In 2018, Harvard Business Review (HBR) revealed that women of color bore the brunt of extra labor at work and were more likely assigned to do “housework” while more glamourous work was assigned to white men (i.e.: work that receives recognition from higher-ups and leads to promotions).
Black women are also more likely to burnout, and feel uncomfortable talking about their mental health than their white counterparts,” the study further detailed. It’s part of what is leading to a new phenomenon called “quiet quitting,” a term used to describe “rejecting the notion that work has to take over one’s life and that employees should go above and beyond what their job descriptions entail.”
In 2020, the Working Mother Research Institute reported that 52% of Black women were debating parting ways with their companies in two years to start their own. “So often Black women are entrepreneurs out of necessity. It’s interesting that Black women are really stepping up at this point, particularly during this time of economic uncertainty, because we’ve always had to navigate economic uncertainty,” Ayris Scales, managing director of Walker’s Legacy told The Guardian. “We now have women saying if I can do this for Tom, Dick and Harry, then I can take a chance and do this for myself,” Scale says. “So, we see more women saying I want to choose a different path and different type of lifestyle that is more authentic with where I feel I should be.”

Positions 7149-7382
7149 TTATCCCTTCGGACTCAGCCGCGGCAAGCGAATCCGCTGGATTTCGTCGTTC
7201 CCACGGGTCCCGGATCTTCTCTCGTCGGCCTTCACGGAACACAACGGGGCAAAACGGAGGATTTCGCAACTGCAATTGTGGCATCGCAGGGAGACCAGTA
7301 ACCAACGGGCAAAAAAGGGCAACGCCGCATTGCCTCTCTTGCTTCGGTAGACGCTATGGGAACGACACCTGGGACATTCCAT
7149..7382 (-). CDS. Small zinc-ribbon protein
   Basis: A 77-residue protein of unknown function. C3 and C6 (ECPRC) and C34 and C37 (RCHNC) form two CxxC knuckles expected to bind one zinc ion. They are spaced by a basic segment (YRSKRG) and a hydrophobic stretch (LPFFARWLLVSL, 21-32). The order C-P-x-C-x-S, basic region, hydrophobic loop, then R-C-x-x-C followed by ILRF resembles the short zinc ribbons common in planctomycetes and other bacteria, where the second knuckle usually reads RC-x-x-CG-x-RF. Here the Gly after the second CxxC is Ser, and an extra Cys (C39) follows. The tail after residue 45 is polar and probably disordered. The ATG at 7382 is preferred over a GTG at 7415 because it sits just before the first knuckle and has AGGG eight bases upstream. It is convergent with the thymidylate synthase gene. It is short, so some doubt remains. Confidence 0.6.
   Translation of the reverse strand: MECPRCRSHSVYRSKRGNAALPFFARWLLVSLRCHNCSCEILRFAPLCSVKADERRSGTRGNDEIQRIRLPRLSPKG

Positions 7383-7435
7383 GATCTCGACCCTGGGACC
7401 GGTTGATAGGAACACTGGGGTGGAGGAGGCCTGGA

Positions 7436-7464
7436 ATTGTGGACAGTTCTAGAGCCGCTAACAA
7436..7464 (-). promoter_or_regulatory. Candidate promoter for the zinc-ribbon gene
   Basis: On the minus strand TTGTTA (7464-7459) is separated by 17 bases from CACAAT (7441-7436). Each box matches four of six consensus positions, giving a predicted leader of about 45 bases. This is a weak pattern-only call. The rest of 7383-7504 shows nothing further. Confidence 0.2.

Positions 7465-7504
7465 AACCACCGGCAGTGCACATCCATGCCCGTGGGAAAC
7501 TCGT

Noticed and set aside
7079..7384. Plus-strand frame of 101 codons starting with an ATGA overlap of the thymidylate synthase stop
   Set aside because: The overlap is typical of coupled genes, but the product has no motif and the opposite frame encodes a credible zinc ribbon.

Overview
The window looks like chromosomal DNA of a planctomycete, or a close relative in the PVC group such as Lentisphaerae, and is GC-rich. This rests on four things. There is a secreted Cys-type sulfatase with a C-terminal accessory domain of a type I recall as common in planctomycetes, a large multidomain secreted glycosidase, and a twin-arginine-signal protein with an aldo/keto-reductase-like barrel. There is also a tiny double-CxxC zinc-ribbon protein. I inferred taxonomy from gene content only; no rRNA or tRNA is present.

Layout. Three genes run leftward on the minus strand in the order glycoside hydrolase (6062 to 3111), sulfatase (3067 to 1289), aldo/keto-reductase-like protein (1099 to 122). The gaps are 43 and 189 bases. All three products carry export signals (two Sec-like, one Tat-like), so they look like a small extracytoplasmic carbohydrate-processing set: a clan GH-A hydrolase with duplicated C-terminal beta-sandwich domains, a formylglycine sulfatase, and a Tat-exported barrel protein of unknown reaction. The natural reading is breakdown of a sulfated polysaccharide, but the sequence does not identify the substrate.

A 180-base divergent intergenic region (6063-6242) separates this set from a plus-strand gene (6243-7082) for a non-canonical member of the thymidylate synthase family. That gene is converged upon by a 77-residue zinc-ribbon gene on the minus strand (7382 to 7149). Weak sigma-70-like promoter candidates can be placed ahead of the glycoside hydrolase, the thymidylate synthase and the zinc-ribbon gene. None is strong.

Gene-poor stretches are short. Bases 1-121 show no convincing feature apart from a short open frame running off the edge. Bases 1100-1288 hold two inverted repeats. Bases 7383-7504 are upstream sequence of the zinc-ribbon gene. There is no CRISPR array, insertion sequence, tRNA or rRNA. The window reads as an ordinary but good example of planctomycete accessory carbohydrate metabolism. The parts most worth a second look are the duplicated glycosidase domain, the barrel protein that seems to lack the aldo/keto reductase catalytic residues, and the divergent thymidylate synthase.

But for women who are quiet quitting, Tayo Bero, a columnist at The Guardian, says it could mean losing “many of the things that can make a workplace enriching in the first place; organizing socials, remembering people’s birthdays, bringing in treats on special occasions.”
She added: “Still, people shouldn’t be doing more work than they have to. And just doing the work that you’re paid for should be the standard, not an act of mutiny.”
HBR gives this piece of advice to employers who are looking to retain their talent: “[Managers must] try some new techniques, starting with making systemic changes to the ways businesses are run. These don’t have to be big changes — in fact, even small tweaks to your basic systems (hiring, promotions, compensation) can lead to big changes.”